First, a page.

Earlier this year, my band opened for Men Without Hats in Teaneck, NJ. We were one of 2 opening acts; the other was a bunch of 17-year-olds. As someone who has always been fascinated by The Safety Dance, it was a surreal opportunity. I got to the gig early to watch MWH soundcheck, and I ended up having a conversation with their touring guitarist, who is friendly and looks like Edward Norton. I looked around for the main guy—the brains of MWH, the guy in the video who does the sideways move that may or may not be THE safety dance—but he wasn’t there yet. He would not arrive until right before they went on. This man has the same name as me: Ivan. What did it mean? What would happen if we met each other?
I remember sitting in the green room with my band, waiting to go on, while the 17-year-olds finished their set. By the calculus of venue + headliner, we were at that moment equal to the teenagers. We were on the same gig on the same night. It made me wonder if an Ivan was in that band too. It made me wonder, in fact, if the entire night was some kind of bizarre prophecy: were we all the same band in different stages, like the riddle of the sphinx? The teenagers on all fours, SWEET FIX standing erect before an unknown future, and Men Without Hats walking with canes into an episode of Where Are They Now? And if so, is that what I wanted to get out of all this? To endure as a nostalgia act on the strength of one kinky hit?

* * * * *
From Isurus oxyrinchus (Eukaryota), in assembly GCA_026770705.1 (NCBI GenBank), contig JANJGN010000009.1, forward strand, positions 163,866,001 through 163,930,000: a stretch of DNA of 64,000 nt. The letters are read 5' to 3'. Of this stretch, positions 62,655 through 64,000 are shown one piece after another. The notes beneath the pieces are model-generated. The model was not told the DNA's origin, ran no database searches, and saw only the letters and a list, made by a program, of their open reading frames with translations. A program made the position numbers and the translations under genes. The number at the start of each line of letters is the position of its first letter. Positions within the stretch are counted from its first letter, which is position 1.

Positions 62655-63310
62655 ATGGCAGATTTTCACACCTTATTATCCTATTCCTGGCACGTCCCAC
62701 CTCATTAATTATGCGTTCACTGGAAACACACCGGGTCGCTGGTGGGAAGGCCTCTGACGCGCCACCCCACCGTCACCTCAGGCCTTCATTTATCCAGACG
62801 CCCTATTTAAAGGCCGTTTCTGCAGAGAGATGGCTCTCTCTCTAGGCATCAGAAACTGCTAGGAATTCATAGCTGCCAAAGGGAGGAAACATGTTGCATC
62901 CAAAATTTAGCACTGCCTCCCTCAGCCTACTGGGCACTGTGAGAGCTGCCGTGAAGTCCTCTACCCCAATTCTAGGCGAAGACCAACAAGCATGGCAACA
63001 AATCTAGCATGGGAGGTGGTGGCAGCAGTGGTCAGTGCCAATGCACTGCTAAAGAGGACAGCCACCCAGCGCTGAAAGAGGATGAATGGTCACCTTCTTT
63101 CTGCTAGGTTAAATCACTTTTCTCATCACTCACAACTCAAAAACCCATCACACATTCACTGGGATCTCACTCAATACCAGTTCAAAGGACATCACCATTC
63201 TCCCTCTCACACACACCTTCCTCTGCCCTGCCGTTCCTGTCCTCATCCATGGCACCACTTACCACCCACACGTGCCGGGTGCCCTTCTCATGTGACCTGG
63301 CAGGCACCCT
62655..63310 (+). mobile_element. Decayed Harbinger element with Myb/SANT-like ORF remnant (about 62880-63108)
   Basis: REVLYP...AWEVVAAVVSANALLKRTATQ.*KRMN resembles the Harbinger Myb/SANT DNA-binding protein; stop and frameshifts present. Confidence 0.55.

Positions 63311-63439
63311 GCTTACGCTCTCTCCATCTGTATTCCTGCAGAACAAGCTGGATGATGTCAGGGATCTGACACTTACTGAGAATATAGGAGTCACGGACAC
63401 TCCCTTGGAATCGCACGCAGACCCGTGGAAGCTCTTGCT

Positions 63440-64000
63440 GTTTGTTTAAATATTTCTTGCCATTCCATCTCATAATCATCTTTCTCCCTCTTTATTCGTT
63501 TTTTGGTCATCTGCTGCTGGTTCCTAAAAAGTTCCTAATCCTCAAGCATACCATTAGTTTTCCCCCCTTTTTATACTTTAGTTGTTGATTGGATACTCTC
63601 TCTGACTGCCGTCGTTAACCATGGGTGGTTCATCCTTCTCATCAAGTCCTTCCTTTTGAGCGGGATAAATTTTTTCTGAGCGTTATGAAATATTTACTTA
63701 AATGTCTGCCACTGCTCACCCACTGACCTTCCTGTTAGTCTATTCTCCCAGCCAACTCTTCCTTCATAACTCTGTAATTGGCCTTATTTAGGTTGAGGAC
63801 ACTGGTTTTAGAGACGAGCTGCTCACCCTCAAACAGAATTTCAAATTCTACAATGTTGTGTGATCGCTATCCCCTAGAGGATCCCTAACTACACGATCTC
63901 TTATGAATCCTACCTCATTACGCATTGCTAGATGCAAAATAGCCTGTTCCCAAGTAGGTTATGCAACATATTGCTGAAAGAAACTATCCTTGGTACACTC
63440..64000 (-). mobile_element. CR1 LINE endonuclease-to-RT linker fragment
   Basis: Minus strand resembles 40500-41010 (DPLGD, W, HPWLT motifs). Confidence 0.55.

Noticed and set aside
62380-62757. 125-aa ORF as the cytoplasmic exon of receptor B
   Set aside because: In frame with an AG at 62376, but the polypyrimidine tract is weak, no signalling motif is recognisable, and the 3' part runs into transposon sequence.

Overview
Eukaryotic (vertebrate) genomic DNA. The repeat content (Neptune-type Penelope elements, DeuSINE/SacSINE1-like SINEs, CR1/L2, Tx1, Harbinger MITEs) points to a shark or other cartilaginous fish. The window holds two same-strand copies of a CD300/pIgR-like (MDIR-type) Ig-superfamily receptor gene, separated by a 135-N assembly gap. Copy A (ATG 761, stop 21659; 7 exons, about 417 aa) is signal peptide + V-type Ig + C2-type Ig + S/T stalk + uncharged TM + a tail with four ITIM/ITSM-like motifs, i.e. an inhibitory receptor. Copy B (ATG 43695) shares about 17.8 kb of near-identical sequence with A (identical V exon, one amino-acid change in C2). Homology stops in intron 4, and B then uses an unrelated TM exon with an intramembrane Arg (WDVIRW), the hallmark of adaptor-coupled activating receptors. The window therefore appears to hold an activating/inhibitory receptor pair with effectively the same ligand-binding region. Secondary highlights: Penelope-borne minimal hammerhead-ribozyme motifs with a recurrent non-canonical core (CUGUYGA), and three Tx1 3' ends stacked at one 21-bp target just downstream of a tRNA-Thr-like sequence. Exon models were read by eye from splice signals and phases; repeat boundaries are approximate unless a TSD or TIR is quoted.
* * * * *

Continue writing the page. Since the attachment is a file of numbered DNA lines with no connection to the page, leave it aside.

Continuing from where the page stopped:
After MWH finished their set, I ran backstage to meet my destiny. “You guys were great,” I said, and the guitarist smiled. I turned to the lead singer and said, “My name is also Ivan.” We shook hands. The other Ivan said, “It’s a good name” in a Canadian accent and looked away. I could tell he was being polite and had no real desire to know me or my band. Maybe if that happened the universe would destroy itself. So I just said, “Thanks for a fun night,” and gave our CD to Edward Norton. As I turned to go I heard the other Ivan say, “Good luck with that, eh?”